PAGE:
Pebble names First Quantum Minerals as new partner
First Quantum Minerals will buy in at $150 million over the next four years, during the permitting phase, and will have the option to become a 50 percent partner with Northern Dynasty for an additional $1.35 billion if the mine goes into production.
Early Monday, Pebble announced a new partner to help carry its mining project through at least the permitting phase. First Quantum Minerals is a Canadian-based company that currently operates seven mines and one copper smelter across six countries, including a large copper project in Panama.
“They just finished a project that is very similar to the Pebble project in Panama," said Pebble Limited Partnership CEO Tom Collier, pointing to welcomed experience First Quantum brings to PLP. "[Cobre Panama has] gotten very positive reviews from the industry in terms of the design of the project, its efficiency, the financial economics of it, and also the way in which they have related to the community that they have built the project in.”
First Quantum has agreed to buy in at $150 million, paid in four installments over the next four years. This, Collier said, will fund Pebble through the permitting phase.
“That’s the most important step for us," he said. "Then at the end of that option period, they can exercise the option for an additional $1.35 billion, and if they pay that money, they will be a 50 percent owner of Pebble Partnership, along with Northern Dynasty.”
Anglo American was the other half of Northern Dynasty's Pebble Limited Partnership until Anglo abruptly backed out in 2013. Prior to that, Anglo had put more than $500 million towards exploration and the environmental baseline study. Its departure was nearly a death blow for the controversial copper and gold project: the EPA under President Obama was finishing Clean Water Act restrictions to block Pebble preemptively, Northern Dynasty's stock price plummeted, and the company just about ran out of money to fight any battles. Almost all exploration work at the site northwest of Iliamna stopped for three years.
The situation turned around in 2017, in large part due to a new EPA under President Trump. Pebble and EPA settled a lawsuit to allow a normal permitting process, new investments brought in millions of dollars, the company unveiled a smaller mine design, and now named a new partner.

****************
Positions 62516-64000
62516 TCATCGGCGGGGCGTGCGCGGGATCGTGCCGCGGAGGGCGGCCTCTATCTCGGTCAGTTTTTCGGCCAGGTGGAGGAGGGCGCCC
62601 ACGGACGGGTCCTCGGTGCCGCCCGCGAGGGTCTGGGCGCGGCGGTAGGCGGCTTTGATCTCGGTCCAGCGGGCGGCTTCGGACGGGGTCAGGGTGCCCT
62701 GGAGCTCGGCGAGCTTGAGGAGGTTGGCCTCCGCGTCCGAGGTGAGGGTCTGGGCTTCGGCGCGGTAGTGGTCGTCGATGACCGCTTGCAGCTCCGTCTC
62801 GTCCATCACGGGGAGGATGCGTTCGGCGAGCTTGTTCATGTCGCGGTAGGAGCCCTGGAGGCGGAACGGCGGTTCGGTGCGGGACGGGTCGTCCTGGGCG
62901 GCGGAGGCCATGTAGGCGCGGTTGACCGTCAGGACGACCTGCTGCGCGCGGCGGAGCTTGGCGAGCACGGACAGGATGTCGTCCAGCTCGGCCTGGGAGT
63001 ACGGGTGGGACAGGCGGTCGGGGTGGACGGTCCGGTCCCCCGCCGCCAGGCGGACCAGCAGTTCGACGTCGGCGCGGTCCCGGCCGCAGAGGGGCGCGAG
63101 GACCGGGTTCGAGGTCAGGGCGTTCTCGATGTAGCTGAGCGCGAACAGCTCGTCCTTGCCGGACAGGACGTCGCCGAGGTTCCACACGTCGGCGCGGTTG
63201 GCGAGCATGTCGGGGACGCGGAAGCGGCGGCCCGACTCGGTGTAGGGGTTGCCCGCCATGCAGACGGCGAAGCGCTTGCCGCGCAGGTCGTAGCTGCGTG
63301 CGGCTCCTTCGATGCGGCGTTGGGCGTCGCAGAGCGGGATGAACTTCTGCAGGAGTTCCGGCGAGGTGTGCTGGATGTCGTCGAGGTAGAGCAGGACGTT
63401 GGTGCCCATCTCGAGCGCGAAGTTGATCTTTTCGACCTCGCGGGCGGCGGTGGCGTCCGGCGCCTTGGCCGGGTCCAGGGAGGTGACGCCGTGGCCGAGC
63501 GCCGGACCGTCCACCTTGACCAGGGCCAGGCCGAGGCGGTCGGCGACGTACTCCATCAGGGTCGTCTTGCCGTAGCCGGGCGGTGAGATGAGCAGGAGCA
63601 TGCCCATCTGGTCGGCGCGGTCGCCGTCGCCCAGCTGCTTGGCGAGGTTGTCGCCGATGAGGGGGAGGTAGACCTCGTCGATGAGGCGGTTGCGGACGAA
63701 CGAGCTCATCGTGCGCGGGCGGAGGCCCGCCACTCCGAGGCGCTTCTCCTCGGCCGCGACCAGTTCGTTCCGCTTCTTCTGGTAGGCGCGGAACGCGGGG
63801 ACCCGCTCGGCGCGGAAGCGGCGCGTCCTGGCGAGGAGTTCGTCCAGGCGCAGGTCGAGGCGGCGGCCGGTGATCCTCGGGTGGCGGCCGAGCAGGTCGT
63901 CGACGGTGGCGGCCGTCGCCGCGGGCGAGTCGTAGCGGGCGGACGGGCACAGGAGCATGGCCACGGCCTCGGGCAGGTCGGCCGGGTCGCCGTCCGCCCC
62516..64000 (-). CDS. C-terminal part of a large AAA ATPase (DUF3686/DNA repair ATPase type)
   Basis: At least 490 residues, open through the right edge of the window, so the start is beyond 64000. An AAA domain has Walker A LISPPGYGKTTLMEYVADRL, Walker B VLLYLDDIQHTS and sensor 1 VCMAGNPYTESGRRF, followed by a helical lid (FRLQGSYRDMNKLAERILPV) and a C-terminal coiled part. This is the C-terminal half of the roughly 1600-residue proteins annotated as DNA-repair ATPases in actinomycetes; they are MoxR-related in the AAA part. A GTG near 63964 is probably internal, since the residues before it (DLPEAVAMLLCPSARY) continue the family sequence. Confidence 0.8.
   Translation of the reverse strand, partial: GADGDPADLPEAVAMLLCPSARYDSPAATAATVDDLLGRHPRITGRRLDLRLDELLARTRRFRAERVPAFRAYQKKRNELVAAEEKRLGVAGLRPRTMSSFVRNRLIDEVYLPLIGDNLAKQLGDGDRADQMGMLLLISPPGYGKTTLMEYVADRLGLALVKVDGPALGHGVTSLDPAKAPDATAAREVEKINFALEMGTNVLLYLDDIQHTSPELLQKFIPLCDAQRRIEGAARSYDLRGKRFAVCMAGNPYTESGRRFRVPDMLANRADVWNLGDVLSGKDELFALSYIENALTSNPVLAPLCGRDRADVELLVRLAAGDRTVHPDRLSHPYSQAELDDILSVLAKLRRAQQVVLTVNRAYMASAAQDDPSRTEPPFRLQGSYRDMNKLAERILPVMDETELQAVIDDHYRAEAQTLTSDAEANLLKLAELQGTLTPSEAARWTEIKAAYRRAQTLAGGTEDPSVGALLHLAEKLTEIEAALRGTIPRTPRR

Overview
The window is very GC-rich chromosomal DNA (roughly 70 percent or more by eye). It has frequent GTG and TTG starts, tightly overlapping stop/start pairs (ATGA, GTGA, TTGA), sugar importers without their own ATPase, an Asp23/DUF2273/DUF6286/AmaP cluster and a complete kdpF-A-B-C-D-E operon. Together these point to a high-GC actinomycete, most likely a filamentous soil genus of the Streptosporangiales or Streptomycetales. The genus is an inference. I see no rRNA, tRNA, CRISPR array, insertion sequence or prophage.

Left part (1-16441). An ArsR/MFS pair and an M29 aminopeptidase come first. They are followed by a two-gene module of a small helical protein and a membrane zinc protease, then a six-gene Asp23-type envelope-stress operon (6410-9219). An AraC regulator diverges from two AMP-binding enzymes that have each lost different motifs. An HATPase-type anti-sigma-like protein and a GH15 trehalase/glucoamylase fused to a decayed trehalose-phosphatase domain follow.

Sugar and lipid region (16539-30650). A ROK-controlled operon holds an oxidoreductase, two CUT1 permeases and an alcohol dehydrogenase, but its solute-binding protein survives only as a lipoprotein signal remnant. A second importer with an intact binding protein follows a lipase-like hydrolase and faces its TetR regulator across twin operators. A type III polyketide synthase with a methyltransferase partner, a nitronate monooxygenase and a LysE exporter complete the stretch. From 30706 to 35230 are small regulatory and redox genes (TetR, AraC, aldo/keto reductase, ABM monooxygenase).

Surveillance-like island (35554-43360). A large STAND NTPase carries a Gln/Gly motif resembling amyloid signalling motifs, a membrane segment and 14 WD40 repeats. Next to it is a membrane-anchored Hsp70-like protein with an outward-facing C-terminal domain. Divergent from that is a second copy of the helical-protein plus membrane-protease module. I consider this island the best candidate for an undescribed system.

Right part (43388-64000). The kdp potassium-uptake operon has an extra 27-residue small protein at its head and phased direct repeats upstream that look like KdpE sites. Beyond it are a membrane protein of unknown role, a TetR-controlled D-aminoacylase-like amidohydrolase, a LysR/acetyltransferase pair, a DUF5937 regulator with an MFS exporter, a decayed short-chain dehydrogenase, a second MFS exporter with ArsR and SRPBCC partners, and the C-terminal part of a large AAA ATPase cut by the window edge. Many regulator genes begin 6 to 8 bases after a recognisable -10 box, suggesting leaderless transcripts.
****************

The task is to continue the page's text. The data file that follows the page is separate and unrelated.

“We have every confidence that Pebble can be developed safely and in a manner that protects and coexists with the important fishery resources," First Quantum president and CEO Philip Pascall said in a conference call with investors Monday morning.
Having been in talks with Pebble for about a year, he acknowledged the many hurdles he knows lie ahead. But Pebble is on the right track, Pascall said, and the U.S. has a solid permitting regime.
"This smaller development plan, with enhanced environmental safeguards that Pebble is preparing to take into permitting, should go a long way to demonstrating the project’s merits," he said. "We also believe that the NEPA, that’s the National Environmental Policy Act, permitting process, will provide objective and scientific validation that Pebble can meet the rigorous environmental standards."
Reaction from Pebble's opponents was swift. In a joint statement, the Bristol Bay Native Association, Bristol Bay Native Corporation, Bristol Bay Economic Corporation, 15 local tribal councils, and Alaska House Speaker Bryce Edgmon (D-Dillingham) said the "regional leadership remains united in opposition to mining at Bristol Bay's headwaters."
"The EPA and other agencies have studied our region extensively and the conclusion is clear: Bristol Bay’s wild salmon fisheries warrant special protections. It is disappointing that another mining company would join Northern Dynasty in its ongoing effort to fight scientific fact and the will of Bristol Bay’s people," wrote Ralph Anderson, president and CEO of BBNA.
The opposition is building, said Mark Niver, a Bristol Bay drift permit fisherman from Wasilla.
“We’ve really shouldered together, I mean everybody within the fishing industry in particular, just to say, ‘Hey, this fishery is way too great to risk anything at all.'"
Niver also works on the North Slope and is not anti-development, but believes Pebble presents an unreasonable risk to uniquely healthy salmon habitat.
"And these are Canadian companies, and Canadians seem to have kind of thrown their hands away from salmon. I mean, they’ve ruined their Fraser River fishery, and for them to want to pool their money together and try to come over and do the same in Alaska, I say, ‘huh uh.’”
Not all leadership in the Bristol Bay region weighs in on each development of the Pebble saga. The deposit sits on state lands inside the Lake and Peninsula Borough, which keeps a neutral position on account of its own permitting process.
Others cheered the announcement Monday.
"Finally, Pebble was able to find a partner, which allows them to file for their permits. This is good news because now everyone will be able to commit on actual plans, not speculations," said Lisa Reimers, the CEO of Iliamna Development Corporation and a board member of Iliamna Natives Limited. Reimers is not for or against Pebble, but said she trusts the permitting process and believes the next phase will bring needed work and jobs to Bristol Bay.
In settling with EPA and naming a new partner, Pebble has now crossed off two of its three stated goals for 2017. The third is actually filing for permits; First Quantum's Pascall, in his call with investors Monday morning, said he believed that would happen in the next several days.